New forest bill may not see the trees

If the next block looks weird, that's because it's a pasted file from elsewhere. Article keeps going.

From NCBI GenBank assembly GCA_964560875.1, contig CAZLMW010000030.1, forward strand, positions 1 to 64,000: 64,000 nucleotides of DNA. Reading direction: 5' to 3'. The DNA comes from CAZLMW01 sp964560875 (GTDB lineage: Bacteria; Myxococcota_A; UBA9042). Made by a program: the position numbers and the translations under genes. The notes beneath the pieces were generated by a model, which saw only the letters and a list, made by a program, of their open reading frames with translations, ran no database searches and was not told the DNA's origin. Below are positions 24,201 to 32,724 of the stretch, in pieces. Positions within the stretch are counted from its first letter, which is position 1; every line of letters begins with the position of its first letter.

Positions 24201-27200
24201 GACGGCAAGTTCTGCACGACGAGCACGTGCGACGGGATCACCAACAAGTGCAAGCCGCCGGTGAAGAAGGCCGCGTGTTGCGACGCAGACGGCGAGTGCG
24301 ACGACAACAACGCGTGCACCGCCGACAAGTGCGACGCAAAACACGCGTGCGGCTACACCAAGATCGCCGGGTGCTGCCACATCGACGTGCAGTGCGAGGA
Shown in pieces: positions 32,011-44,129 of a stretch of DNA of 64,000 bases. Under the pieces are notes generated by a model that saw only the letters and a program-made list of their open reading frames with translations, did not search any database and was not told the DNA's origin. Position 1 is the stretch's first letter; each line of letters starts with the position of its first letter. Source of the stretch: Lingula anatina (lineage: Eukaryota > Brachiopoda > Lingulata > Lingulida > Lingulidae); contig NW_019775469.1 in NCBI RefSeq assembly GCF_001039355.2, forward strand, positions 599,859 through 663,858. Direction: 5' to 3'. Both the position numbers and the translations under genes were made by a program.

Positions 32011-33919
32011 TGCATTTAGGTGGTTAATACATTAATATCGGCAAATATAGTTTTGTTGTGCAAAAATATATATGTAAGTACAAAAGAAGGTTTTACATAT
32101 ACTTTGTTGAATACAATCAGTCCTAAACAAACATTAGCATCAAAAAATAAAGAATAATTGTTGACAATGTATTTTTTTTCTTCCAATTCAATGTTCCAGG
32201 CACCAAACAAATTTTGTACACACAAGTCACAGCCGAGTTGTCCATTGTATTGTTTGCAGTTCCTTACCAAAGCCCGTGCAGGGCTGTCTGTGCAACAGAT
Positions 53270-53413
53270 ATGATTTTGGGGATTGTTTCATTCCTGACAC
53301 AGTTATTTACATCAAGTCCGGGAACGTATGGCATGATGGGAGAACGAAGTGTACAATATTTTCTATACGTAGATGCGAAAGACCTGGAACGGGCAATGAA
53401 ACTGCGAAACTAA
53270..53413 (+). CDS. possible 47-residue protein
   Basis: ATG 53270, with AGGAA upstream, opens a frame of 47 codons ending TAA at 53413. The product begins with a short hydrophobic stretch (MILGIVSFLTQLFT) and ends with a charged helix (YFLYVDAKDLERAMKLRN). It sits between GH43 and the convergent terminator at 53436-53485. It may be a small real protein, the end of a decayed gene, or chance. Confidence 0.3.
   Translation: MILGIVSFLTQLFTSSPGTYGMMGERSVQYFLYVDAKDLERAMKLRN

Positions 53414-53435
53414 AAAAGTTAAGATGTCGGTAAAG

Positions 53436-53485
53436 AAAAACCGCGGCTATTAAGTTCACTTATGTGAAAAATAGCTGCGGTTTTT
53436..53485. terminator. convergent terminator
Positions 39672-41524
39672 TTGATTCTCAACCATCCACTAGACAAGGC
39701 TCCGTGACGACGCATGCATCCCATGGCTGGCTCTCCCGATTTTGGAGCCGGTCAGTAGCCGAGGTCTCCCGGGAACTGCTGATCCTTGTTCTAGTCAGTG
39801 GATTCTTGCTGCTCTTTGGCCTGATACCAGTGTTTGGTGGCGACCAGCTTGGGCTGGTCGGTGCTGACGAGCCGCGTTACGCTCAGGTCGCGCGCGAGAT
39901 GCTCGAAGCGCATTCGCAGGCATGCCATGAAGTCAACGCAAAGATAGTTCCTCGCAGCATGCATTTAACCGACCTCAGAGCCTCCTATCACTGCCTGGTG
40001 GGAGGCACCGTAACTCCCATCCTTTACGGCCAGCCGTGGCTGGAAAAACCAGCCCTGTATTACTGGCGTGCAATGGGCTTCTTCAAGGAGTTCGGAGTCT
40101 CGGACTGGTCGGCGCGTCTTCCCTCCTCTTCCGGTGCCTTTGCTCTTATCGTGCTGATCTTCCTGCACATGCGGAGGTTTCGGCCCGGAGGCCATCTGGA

A new bill aimed at clarifying the status of the country’s forests could cause the further shrinking of sylvan Greece. The bill, whose contents were released yesterday by Agriculture Minister Giorgos Drys, is officially about the «protection of forest ecosystems, the creation of a forest register and the regulation of rights on forestland.» However, experts said its provisions open the way for at least 2.6 million hectares of forestland to be declassified and opened to other uses. Opposition parties attacked the bill from different angles. While conservative New Democracy focused mostly on technical issues, accusing the government of delay, incompetence and providing piecemeal solutions, the Left Coalition attacked what it termed «the forest-killing bill» and its «all-out attack on Greece’s nature.» The definition of forestland in the bill includes a land area no smaller than three stremmas (about 0.3 hectares), 25 percent of which, at a minimum, must be covered by forest vegetation. Previous definitions of forestland put vegetation coverage at 15 percent, and the present definition specifically excludes scrub. A second contentious feature of the bill allows owners of land whose cultivation has been abandoned and where forest has covered what was previously farmland to reclaim it and use it for any purpose they find suitable. To reclaim such land, the owners, or their descendants, have to produce documentation proving that they owned the land before February 23, 1946. Given that most agricultural land, especially in mountainous areas, was abandoned in the 1960s and 1970s, an additional form of proof will be photographs from the 1960 aerial survey (a previous survey, in 1945, had produced low-resolution pictures). Another category of reclaimable forestland includes areas where certain people had the right to use it – for logging, for example – but the State retained ownership. Article 13 of the draft bill provides the users of such land with the right to claim it, through payment of a modest sum, or to give it back to the State. If the user of the land is a municipality, rather than an individual, ownership is automatically transferred to the municipality. Those who have built illegally on forestland are given six months to tear down their houses. Curiously, there are no penalties for those who will not, in Drys’s terms, «take advantage» of this provision. The matter is left to the Ministry of the Environment, Planning and Public Works. Another article allows real estate cooperatives in possession of forestland to swap it for other available land. Furthermore, the bill provides for the registering of all areas of meadowland with the stated aim of using them for «development projects.» Drys told reporters that the bill will be the subject of debate before being submitted to Parliament.

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